Tuesday / June 22.

HomePoliticsNewsNasrallah: Hezbollah to import fuel from Iran, if shortages continue

Nasrallah: Hezbollah to import fuel from Iran, if shortages continue

Describing the situation as humiliating, Hezbollah chief Hassan Nasrallah called on authorities to take a “courageous decision” and override their “fear” of the US to import fuel supplies from Iran.


Hassan Nasrallah spoke on Tuesday to mark the 30th anniversary of Hezbollah's TV channel Al Manar. Photo: Courtesy of the National News Agency.

Hezbollah leader Hassan Nasrallah called on the Lebanese government on Tuesday to import fuel from Iran and disregard the US imposed embargoes on Tehran, if the shortages continue.

Lebanon has been facing increasingly severe fuel shortages in recent months, with long queues at service stations and some drivers waiting more than an hour to buy even small quantities of supplies.

If the Lebanese state fails to take action, “we, within Hezbollah, will go to Iran, negotiate with the Iranian government… and buy vessels full of petrol and fuel oil and bring them to Beirut port,” Nasrallah said, in his speech dedicated to the 30th anniversary of Hezbollah’s television channel Al Manar.

“Let the Lebanese state (dare to) prevent the delivery of petrol and fuel oil to the Lebanese people!” he added. “We can no longer tolerate these scenes of humiliation.”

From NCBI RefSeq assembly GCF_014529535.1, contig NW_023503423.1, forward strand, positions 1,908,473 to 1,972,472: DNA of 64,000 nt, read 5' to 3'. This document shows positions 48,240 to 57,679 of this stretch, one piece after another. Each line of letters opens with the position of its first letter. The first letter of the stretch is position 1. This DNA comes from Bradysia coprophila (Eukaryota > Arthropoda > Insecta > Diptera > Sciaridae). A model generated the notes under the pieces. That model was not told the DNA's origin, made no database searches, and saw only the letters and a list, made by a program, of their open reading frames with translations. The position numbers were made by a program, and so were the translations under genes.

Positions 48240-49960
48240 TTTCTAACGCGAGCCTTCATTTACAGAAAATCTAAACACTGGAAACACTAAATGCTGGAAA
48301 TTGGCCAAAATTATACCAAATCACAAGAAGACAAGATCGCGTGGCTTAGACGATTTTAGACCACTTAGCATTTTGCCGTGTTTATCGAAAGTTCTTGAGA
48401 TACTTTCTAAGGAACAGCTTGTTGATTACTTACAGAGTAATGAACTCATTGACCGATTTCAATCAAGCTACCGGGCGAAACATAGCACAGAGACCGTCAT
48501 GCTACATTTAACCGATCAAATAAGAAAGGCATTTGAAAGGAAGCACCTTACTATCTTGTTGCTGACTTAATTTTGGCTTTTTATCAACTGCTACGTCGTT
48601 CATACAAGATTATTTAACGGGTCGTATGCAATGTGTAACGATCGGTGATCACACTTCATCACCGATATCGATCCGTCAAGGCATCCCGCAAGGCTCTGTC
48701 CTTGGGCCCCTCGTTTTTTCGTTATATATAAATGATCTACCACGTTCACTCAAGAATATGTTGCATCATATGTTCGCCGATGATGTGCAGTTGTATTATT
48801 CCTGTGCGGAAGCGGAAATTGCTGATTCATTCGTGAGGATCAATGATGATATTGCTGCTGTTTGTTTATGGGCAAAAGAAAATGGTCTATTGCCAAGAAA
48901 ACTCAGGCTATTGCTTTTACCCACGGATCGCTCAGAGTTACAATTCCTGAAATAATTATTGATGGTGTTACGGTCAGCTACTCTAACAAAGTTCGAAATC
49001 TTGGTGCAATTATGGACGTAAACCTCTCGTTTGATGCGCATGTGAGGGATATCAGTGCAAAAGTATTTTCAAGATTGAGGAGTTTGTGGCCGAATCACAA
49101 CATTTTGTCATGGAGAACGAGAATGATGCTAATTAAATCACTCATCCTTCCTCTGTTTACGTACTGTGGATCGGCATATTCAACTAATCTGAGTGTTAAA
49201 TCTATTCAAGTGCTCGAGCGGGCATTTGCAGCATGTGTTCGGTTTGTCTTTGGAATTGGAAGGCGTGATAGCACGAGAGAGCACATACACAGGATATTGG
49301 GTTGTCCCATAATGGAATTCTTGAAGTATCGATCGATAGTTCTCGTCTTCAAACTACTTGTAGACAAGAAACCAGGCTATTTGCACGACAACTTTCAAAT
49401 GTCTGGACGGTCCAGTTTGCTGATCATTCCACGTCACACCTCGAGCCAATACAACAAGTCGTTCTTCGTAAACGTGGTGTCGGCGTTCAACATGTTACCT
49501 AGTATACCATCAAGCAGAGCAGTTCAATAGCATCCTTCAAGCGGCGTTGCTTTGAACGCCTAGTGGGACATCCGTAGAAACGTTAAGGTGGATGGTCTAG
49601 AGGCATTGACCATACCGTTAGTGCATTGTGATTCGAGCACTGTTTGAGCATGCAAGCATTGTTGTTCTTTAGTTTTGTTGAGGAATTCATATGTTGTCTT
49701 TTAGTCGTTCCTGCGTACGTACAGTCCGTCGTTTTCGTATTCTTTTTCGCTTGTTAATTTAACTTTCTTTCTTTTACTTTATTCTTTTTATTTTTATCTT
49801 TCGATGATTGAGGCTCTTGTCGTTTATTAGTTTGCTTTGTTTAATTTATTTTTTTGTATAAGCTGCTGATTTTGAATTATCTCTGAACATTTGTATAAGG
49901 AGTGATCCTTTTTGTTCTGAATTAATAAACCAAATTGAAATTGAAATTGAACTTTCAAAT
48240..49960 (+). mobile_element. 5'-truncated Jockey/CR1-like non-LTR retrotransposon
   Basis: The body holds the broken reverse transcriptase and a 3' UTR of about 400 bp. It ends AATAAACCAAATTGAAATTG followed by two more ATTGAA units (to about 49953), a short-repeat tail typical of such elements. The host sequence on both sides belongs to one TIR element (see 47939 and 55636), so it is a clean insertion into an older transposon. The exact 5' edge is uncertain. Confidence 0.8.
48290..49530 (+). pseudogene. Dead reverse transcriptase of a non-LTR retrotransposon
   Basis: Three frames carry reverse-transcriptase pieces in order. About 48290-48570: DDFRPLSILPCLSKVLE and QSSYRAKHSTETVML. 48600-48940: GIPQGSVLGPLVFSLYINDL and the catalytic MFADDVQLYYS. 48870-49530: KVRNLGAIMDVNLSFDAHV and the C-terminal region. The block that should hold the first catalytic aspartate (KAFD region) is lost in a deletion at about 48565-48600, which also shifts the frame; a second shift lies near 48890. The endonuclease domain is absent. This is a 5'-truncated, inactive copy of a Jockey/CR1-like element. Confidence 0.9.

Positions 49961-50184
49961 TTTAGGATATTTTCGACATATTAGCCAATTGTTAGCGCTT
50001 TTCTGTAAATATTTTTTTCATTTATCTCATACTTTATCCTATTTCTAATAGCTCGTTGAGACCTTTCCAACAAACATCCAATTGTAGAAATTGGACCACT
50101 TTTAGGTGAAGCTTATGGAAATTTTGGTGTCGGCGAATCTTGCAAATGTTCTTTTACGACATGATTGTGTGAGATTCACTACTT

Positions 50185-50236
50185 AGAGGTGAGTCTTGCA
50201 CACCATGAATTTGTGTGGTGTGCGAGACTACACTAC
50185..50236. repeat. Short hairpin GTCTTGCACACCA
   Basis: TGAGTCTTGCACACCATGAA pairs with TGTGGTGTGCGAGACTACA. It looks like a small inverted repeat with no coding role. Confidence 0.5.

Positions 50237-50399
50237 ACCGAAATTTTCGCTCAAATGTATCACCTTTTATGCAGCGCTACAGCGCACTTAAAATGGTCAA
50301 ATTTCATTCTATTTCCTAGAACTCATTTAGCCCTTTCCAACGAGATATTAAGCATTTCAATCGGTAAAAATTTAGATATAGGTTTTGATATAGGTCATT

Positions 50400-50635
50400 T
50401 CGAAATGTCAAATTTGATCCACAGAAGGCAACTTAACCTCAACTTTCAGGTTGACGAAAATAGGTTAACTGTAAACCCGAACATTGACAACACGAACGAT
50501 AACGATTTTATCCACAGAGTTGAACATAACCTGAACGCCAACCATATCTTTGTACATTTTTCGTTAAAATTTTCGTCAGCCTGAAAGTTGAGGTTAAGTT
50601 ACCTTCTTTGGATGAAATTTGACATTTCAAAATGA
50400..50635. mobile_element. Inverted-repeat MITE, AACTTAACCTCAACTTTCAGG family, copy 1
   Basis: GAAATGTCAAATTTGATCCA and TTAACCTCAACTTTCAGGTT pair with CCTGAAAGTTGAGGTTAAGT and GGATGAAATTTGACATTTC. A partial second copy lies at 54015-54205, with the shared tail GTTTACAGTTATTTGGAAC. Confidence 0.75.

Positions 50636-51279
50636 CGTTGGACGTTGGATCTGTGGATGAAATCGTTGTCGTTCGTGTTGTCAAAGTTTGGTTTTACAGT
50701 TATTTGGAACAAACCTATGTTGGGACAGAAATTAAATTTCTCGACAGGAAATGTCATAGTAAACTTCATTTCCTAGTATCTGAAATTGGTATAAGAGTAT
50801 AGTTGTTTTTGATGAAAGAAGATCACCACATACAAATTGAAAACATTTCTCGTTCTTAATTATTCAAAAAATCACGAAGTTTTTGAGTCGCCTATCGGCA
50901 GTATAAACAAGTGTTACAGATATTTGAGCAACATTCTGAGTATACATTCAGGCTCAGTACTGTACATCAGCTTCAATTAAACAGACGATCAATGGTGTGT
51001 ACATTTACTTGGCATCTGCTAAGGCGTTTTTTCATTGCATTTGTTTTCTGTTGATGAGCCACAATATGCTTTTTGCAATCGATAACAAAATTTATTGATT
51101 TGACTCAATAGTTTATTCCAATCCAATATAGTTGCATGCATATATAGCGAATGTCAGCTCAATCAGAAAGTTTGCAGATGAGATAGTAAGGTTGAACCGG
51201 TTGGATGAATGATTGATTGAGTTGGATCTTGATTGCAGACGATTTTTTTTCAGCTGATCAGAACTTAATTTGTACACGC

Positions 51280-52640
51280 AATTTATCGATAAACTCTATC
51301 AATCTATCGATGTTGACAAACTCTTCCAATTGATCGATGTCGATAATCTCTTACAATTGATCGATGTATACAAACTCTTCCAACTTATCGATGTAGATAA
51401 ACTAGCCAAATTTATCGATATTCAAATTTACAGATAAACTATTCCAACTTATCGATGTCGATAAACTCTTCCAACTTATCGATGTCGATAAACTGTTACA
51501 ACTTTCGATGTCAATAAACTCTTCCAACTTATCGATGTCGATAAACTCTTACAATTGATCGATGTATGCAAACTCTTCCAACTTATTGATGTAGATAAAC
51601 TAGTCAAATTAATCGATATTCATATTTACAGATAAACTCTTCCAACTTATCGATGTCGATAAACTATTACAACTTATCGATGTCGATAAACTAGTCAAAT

Washington slapped punitive sanctions on Tehran under former president Donald Trump, after he unilaterally withdrew from a 2015 nuclear accord between Iran and world powers.

Trump’s successor President Joe Biden favors returning to the nuclear deal and Vienna has hosted indirect negotiations to that end, but sanctions seeking to block Iran from exporting fuel remain in place.

In late 2019, Lebanon plunged into political and economic crisis, with huge street protests against an elite deemed beholden to sectarian interests. The country has been without a government for the past 10 months.

The crisis is also eating away at the country’s dwindling foreign currency reserves which have so far funded subsidies on key goods such as fuel, flour and medicine.

The local currency has lost around 85 percent of its value against the dollar on the black market.

The World Bank last week said the country’s financial crisis was one of the world’s worst since the mid-19th century.

The Iraqi government approved on Tuesday to double the quantity of crude oil it provides to Lebanon one million tons, amounting for half of the country’s fuel needs.

“The decision must be implemented as quickly as possible, due to the urgent need for this support for brotherly Lebanon, because it is going through extraordinary circumstances,” government spokesman and Culture Minister Hassan Nazim said in a press conference in Baghdad.

Sources: AFP, NNA.